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Savoy Vase, iittala
Alvar Aalto

4 November 2014

Alvar Aalto’s Savoy vase is the quintessence of Scandinavian design. Created in 1936, it was presented for the first time at the World’s Fair in Paris in 1937. It got its name from the Hotel Savoy in Helsinki, whose furnishings and fittings were designed by Aalto and his wife Aino Marsio. Its organic and irregular shape reminds some of a Norwegian fiord, but others of an ameba. In the designer’s intentions, it was supposed to be a container for Ikebana, the Japanese art of flower arrangement. The reference to nature reemerged in the manufacturing process, which originally required the use of splendid molds carved out of wood. Although the methods of production have been updated, iittala still makes it using the technique of hand blowing. It is available in many different sizes and colors and its popularity shows no signs of fading.

Vaso Savoy, design di Alvar Aalto per Iittala.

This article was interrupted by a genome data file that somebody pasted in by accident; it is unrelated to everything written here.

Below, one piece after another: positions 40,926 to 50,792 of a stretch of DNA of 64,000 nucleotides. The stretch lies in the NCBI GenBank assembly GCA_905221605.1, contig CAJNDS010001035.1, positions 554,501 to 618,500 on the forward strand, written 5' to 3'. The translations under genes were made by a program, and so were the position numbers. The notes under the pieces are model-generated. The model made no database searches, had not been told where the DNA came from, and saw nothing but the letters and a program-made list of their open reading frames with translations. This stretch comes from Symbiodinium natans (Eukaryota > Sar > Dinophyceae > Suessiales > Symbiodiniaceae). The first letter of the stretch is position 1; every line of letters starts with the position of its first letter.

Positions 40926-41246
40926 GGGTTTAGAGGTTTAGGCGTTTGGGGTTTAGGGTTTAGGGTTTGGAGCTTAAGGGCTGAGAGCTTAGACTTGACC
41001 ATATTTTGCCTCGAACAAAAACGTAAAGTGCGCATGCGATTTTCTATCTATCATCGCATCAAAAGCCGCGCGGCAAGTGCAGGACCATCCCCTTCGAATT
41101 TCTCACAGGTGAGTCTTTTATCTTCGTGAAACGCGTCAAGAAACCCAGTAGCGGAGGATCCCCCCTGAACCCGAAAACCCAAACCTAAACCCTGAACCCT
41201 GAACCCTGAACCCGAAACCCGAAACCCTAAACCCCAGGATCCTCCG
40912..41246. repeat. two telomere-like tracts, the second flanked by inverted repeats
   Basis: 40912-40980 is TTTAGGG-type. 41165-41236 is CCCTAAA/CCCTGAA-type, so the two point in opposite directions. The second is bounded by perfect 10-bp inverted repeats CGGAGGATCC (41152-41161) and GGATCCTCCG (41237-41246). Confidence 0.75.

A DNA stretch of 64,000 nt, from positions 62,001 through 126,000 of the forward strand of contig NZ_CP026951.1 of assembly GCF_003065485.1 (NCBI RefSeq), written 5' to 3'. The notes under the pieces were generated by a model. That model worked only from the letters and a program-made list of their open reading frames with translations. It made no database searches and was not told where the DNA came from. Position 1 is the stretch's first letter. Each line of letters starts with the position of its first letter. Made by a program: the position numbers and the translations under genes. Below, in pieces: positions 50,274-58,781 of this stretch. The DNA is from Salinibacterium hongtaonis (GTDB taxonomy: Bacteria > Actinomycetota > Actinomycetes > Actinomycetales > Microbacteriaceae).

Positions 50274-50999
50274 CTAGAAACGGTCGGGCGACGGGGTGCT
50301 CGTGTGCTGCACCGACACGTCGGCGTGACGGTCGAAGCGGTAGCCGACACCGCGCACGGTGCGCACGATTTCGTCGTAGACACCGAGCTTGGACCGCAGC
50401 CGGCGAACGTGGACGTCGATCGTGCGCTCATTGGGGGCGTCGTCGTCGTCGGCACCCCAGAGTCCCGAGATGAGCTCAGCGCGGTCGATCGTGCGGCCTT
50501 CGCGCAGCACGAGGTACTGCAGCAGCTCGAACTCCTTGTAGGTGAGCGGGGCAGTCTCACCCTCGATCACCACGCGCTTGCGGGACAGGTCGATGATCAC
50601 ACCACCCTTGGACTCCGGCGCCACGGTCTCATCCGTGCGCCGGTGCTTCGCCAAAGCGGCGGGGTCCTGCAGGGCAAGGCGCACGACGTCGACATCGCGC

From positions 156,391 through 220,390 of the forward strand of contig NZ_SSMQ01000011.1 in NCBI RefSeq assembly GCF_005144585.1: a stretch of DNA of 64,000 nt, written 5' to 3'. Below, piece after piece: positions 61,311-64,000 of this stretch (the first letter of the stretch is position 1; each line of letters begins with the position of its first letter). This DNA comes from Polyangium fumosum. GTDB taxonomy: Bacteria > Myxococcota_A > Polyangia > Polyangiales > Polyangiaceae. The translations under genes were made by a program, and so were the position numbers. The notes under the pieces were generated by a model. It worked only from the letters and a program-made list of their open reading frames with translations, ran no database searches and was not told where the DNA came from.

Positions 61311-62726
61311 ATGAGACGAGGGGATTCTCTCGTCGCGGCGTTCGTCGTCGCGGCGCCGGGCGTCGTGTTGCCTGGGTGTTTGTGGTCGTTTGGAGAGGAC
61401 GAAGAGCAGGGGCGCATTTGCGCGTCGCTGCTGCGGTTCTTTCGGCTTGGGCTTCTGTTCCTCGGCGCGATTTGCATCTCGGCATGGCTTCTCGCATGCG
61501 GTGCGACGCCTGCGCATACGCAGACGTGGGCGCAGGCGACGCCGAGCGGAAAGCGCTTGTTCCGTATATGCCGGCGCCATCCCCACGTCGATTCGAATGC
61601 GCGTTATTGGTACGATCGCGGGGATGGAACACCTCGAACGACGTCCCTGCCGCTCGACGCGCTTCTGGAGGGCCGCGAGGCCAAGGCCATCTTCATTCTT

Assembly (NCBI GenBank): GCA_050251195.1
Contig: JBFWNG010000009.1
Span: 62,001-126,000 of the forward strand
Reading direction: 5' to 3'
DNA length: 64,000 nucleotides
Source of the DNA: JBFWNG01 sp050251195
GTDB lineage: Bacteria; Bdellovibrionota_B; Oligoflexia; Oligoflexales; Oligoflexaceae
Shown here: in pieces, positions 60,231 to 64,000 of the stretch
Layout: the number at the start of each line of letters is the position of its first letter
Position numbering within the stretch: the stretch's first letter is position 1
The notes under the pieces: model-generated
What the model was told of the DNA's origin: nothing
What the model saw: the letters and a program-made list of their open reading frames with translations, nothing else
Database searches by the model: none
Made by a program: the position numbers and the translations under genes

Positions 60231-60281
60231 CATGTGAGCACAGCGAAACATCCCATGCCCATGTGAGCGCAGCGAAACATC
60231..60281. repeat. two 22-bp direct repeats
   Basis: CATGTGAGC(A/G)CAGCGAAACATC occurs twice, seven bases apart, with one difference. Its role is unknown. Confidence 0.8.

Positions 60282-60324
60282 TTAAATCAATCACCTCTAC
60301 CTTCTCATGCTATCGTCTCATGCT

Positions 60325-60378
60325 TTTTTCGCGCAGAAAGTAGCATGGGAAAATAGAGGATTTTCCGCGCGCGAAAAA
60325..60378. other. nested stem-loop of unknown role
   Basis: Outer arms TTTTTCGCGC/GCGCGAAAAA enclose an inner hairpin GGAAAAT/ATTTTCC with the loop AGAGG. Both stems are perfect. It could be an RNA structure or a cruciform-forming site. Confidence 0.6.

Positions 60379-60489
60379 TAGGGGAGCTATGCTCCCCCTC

Vaso Savoy, design di Alvar Aalto per Iittala.

Vaso Savoy, design di Alvar Aalto per Iittala.

Vaso Savoy, design di Alvar Aalto per Iittala.

Vaso Savoy, design di Alvar Aalto per Iittala.

Vaso Savoy, design di Alvar Aalto per Iittala.

Vaso Savoy, design di Alvar Aalto per Iittala.

Vaso Savoy, design di Alvar Aalto per Iittala.

Vaso Savoy, design di Alvar Aalto per Iittala.

Vaso Savoy, design di Alvar Aalto per Iittala.

Vaso Savoy, design di Alvar Aalto per Iittala.


Domitilla Dardi

Torn between the history of art and the history of architecture, she came across design at the end of the last century and has not let go of it since. She loves to deal with everything that entails the use of ingredients, their choice, mixing and transformation: from writing to cooking, from knitting to design, from perfumes to colors. She is curator for design at the MAXXI and professor of the History of Design at the IED.


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